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Aim

To evaluate the stability over time of the Manual Ability Classification System (MACS) levels.

Method

The study group comprised 1267 children with cerebral palsy (746 males, 521 females) who were followed from 2005 to 2010 with two or more registered MACS classifications rated at least 1 year apart. Thirty-five percent of the children (n=445) had four MACS registrations. The children were between 4 and 17 years old at their first rating, The stability over time was also compared between children who were younger (4y of age) or older (≥10y) at the time of their first classification.

Results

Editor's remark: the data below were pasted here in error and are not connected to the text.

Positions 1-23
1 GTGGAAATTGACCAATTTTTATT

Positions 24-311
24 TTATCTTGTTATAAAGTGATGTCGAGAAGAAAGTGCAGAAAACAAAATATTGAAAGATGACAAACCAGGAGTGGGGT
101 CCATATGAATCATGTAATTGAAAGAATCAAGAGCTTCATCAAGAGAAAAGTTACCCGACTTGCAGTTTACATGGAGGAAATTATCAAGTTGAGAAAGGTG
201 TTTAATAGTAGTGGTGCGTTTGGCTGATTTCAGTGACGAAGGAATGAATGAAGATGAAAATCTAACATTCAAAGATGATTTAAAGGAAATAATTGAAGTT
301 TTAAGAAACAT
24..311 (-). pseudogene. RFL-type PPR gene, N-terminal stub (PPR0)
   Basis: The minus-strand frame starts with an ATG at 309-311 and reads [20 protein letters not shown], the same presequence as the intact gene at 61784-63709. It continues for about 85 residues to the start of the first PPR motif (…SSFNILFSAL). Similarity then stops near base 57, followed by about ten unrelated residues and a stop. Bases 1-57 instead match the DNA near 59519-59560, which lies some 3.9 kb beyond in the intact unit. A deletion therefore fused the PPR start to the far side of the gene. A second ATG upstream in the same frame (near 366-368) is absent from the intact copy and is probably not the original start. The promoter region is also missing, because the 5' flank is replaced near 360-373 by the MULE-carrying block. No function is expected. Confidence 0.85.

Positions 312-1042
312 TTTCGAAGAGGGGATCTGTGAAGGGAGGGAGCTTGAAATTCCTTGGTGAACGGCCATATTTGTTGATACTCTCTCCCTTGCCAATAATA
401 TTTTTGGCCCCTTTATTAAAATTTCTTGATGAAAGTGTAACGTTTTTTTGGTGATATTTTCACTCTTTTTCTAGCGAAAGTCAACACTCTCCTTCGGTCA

An excellent stability was found between two ratings at 1-year intervals with an intraclass correlation coefficient (ICC) of 0.97 (95% CI 0.97–0.97) and 82% agreement (n=1267). The stability was also excellent for two ratings performed 3 to 5 years apart (ICC 0.96; 95% CI 0.95–0.97) with an agreement of 78% (n=445). Across four ratings, 70% of the children remained at the same level. The results were similar for younger and older children, indicating that stability was not influenced by age.

Interpretation

This study provides evidence that MACS levels are stable over time and that the classification has predictive value.